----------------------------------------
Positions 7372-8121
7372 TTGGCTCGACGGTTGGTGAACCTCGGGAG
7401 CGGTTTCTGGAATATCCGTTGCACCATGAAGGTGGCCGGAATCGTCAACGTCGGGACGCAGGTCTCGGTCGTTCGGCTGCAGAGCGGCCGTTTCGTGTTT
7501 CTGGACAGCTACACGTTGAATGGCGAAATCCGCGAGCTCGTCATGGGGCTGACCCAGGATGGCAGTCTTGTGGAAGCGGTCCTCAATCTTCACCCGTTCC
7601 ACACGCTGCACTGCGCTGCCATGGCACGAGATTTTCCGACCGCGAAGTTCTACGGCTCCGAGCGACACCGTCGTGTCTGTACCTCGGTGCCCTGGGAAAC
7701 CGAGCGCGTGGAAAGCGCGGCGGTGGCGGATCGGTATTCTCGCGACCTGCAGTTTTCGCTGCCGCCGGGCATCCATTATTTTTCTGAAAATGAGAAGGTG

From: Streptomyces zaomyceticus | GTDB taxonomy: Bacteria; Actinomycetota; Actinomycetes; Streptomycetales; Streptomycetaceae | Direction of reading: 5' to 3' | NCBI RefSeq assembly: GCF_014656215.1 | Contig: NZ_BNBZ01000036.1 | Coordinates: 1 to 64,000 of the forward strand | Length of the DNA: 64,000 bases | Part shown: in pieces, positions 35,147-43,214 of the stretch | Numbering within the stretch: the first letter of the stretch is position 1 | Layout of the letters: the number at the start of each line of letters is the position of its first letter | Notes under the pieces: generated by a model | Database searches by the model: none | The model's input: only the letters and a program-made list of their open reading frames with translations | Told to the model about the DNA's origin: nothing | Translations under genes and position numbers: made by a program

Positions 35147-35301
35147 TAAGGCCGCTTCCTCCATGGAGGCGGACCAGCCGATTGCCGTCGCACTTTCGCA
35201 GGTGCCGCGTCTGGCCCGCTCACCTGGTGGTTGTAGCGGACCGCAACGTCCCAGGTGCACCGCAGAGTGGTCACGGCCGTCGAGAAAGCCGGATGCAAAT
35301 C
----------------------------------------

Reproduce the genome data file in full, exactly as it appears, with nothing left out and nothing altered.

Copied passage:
Positions 7372-8121
7372 TTGGCTCGACGGTTGGTGAACCTCGGGAG
7401 CGGTTTCTGGAATATCCGTTGCACCATGAAGGTGGCCGGAATCGTCAACGTCGGGACGCAGGTCTCGGTCGTTCGGCTGCAGAGCGGCCGTTTCGTGTTT
7501 CTGGACAGCTACACGTTGAATGGCGAAATCCGCGAGCTCGTCATGGGGCTGACCCAGGATGGCAGTCTTGTGGAAGCGGTCCTCAATCTTCACCCGTTCC
7601 ACACGCTGCACTGCGCTGCCATGGCACGAGATTTTCCGACCGCGAAGTTCTACGGCTCCGAGCGACACCGTCGTGTCTGTACCTCGGTGCCCTGGGAAAC
7701 CGAGCGCGTGGAAAGCGCGGCGGTGGCGGATCGGTATTCTCGCGACCTGCAGTTTTCGCTGCCGCCGGGCATCCATTATTTTTCTGAAAATGAGAAGGTG

From: Streptomyces zaomyceticus | GTDB taxonomy: Bacteria; Actinomycetota; Actinomycetes; Streptomycetales; Streptomycetaceae | Direction of reading: 5' to 3' | NCBI RefSeq assembly: GCF_014656215.1 | Contig: NZ_BNBZ01000036.1 | Coordinates: 1 to 64,000 of the forward strand | Length of the DNA: 64,000 bases | Part shown: in pieces, positions 35,147-43,214 of the stretch | Numbering within the stretch: the first letter of the stretch is position 1 | Layout of the letters: the number at the start of each line of letters is the position of its first letter | Notes under the pieces: generated by a model | Database searches by the model: none | The model's input: only the letters and a program-made list of their open reading frames with translations | Told to the model about the DNA's origin: nothing | Translations under genes and position numbers: made by a program

Positions 35147-35301
35147 TAAGGCCGCTTCCTCCATGGAGGCGGACCAGCCGATTGCCGTCGCACTTTCGCA
35201 GGTGCCGCGTCTGGCCCGCTCACCTGGTGGTTGTAGCGGACCGCAACGTCCCAGGTGCACCGCAGAGTGGTCACGGCCGTCGAGAAAGCCGGATGCAAAT
35301 C